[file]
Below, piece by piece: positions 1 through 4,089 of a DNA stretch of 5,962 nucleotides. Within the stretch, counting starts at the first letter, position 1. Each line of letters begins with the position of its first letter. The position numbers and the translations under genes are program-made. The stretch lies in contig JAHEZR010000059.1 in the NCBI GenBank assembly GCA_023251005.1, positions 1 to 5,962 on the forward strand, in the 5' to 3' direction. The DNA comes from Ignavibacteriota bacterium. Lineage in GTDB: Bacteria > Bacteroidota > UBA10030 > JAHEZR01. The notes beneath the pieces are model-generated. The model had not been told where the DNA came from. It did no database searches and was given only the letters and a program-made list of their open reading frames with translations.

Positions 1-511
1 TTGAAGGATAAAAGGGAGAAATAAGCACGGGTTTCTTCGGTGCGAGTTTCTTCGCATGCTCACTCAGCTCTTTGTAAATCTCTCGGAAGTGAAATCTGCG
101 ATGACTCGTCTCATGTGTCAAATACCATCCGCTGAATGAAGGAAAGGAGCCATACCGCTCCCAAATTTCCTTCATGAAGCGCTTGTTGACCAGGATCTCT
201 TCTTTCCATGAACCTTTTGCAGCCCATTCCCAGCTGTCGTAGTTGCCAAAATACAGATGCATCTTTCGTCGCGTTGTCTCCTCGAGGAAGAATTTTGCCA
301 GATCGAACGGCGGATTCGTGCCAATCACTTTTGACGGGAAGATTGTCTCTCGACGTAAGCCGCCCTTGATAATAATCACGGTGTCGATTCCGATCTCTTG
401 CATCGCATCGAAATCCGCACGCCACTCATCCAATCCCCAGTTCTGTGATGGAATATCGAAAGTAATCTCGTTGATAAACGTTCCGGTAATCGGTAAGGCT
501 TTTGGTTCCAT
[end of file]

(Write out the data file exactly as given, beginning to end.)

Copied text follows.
Below, piece by piece: positions 1 through 4,089 of a DNA stretch of 5,962 nucleotides. Within the stretch, counting starts at the first letter, position 1. Each line of letters begins with the position of its first letter. The position numbers and the translations under genes are program-made. The stretch lies in contig JAHEZR010000059.1 in the NCBI GenBank assembly GCA_023251005.1, positions 1 to 5,962 on the forward strand, in the 5' to 3' direction. The DNA comes from Ignavibacteriota bacterium. Lineage in GTDB: Bacteria > Bacteroidota > UBA10030 > JAHEZR01. The notes beneath the pieces are model-generated. The model had not been told where the DNA came from. It did no database searches and was given only the letters and a program-made list of their open reading frames with translations.

Positions 1-511
1 TTGAAGGATAAAAGGGAGAAATAAGCACGGGTTTCTTCGGTGCGAGTTTCTTCGCATGCTCACTCAGCTCTTTGTAAATCTCTCGGAAGTGAAATCTGCG
101 ATGACTCGTCTCATGTGTCAAATACCATCCGCTGAATGAAGGAAAGGAGCCATACCGCTCCCAAATTTCCTTCATGAAGCGCTTGTTGACCAGGATCTCT
201 TCTTTCCATGAACCTTTTGCAGCCCATTCCCAGCTGTCGTAGTTGCCAAAATACAGATGCATCTTTCGTCGCGTTGTCTCCTCGAGGAAGAATTTTGCCA
301 GATCGAACGGCGGATTCGTGCCAATCACTTTTGACGGGAAGATTGTCTCTCGACGTAAGCCGCCCTTGATAATAATCACGGTGTCGATTCCGATCTCTTG
401 CATCGCATCGAAATCCGCACGCCACTCATCCAATCCCCAGTTCTGTGATGGAATATCGAAAGTAATCTCGTTGATAAACGTTCCGGTAATCGGTAAGGCT
501 TTTGGTTCCAT